Thank you to everyone who participated. And don't forget to get your photos in for our current Spring Flowers Photo Challenge.
Photo Submitted by goannerun
Unfortunately winter won't quite let go, but at least we know we're on the upswing. Here's one more look at the winter that over-stayed its welcome. Look through the photo gallery of finalists in our Winter Color Garden Photo Challenge, then come back to the poll and place your vote. Voting ends tonight, at midnight EST! The winner will be announced tomorrow. Good luck everyone!
Thank you, the poll is now closed.
It's been a long, long, long winter. Plants are arriving in the garden centers and I just want to hug them. Every year, I try to make a list of what I want to buy, before I venture into temptation. I can't always stick to my resolve, but I can at least be discerning about which impulse buys are robust enough to be worth giving in to.
It's easy to be seduced by plants at the nursery and narrowing your choices is hard. But selecting the strongest, healthiest plants can save you heartache, in the long run. Take some time to look over your purchase, before you introduce a problem into your garden. Here are some guidelines for selecting healthy plants.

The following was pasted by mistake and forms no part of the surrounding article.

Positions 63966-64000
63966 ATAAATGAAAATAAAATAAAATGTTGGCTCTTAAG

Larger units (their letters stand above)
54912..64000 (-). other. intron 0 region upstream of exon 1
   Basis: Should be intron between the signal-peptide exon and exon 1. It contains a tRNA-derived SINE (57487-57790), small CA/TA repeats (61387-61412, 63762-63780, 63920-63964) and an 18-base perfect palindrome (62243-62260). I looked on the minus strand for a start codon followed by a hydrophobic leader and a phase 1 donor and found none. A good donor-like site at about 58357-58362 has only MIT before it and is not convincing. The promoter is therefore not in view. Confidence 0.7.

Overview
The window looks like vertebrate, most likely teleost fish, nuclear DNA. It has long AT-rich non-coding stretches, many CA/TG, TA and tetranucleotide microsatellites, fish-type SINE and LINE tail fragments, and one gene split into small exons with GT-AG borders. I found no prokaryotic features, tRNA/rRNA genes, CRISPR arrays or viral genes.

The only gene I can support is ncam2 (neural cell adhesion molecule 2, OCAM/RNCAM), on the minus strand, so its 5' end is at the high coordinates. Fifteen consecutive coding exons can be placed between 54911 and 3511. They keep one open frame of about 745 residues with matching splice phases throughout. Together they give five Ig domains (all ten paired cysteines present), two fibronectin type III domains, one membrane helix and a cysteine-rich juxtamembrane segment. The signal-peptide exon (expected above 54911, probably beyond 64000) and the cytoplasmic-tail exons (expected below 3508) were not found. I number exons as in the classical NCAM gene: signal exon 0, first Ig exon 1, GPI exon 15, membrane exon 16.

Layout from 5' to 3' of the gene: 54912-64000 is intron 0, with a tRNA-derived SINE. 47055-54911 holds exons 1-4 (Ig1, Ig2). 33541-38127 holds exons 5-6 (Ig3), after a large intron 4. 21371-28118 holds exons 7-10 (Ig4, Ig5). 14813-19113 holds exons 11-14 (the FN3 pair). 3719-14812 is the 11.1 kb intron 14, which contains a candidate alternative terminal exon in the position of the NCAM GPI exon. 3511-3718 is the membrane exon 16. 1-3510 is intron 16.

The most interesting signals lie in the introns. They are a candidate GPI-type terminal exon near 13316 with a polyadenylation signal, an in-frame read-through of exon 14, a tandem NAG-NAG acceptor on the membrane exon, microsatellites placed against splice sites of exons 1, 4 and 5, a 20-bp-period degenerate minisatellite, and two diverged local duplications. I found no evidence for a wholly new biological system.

Every year someone asks me if they have to start from seed, to grow vegetables. Good question. Actually, not every vegetable will do well, if direct sown in the garden. Some simply won't have enough time to mature and others need a bit more pampering than they are likely to get outdoors. Those racks of seeds are very tempting in the bleakness of winter, but now the tables are filling up with even more tempting seedlings. There is something to be said for either approach, so check out my tips and then fill up your garden.
I know many of you were able to get your peas in the ground on St. Patrick's Day. I'm still dealing with frozen peas, myself. But even if you don't have peas yet, some of you have pea plants and that means you can indulge in one of the freshest tastes of spring - pea shoots and tendrils.
All parts of pea plants are edible and the young shoots and tendrils make elegant, tasty additions to salads and side dishes. By snipping a few stray tendrils, I don't have to wait weeks to enjoy my first harvest. Just take a little from each plant and allow them to keep growing, so you'll get plenty of peas.